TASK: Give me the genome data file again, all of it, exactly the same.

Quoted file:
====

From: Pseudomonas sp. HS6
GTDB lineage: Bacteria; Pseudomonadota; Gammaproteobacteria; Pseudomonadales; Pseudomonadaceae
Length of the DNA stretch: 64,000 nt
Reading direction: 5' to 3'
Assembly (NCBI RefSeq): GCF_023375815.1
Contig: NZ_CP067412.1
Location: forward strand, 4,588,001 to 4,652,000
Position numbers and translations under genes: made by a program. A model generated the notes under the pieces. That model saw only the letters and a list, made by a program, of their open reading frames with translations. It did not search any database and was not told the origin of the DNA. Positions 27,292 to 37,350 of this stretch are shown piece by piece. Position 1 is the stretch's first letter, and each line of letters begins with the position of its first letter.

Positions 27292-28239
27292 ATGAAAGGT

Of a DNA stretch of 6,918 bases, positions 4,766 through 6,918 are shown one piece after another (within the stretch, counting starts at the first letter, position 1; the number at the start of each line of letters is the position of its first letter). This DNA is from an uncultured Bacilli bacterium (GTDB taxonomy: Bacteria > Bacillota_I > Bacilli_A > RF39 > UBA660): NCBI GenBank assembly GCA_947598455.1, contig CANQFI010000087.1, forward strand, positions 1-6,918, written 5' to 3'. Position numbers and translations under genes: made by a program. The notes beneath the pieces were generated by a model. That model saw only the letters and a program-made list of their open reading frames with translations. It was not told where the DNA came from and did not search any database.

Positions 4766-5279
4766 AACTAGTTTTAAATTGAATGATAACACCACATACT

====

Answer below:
From: Pseudomonas sp. HS6
GTDB lineage: Bacteria; Pseudomonadota; Gammaproteobacteria; Pseudomonadales; Pseudomonadaceae
Length of the DNA stretch: 64,000 nt
Reading direction: 5' to 3'
Assembly (NCBI RefSeq): GCF_023375815.1
Contig: NZ_CP067412.1
Location: forward strand, 4,588,001 to 4,652,000
Position numbers and translations under genes: made by a program. A model generated the notes under the pieces. That model saw only the letters and a list, made by a program, of their open reading frames with translations. It did not search any database and was not told the origin of the DNA. Positions 27,292 to 37,350 of this stretch are shown piece by piece. Position 1 is the stretch's first letter, and each line of letters begins with the position of its first letter.

Positions 27292-28239
27292 ATGAAAGGT

Of a DNA stretch of 6,918 bases, positions 4,766 through 6,918 are shown one piece after another (within the stretch, counting starts at the first letter, position 1; the number at the start of each line of letters is the position of its first letter). This DNA is from an uncultured Bacilli bacterium (GTDB taxonomy: Bacteria > Bacillota_I > Bacilli_A > RF39 > UBA660): NCBI GenBank assembly GCA_947598455.1, contig CANQFI010000087.1, forward strand, positions 1-6,918, written 5' to 3'. Position numbers and translations under genes: made by a program. The notes beneath the pieces were generated by a model. That model saw only the letters and a program-made list of their open reading frames with translations. It was not told where the DNA came from and did not search any database.

Positions 4766-5279
4766 AACTAGTTTTAAATTGAATGATAACACCACATACT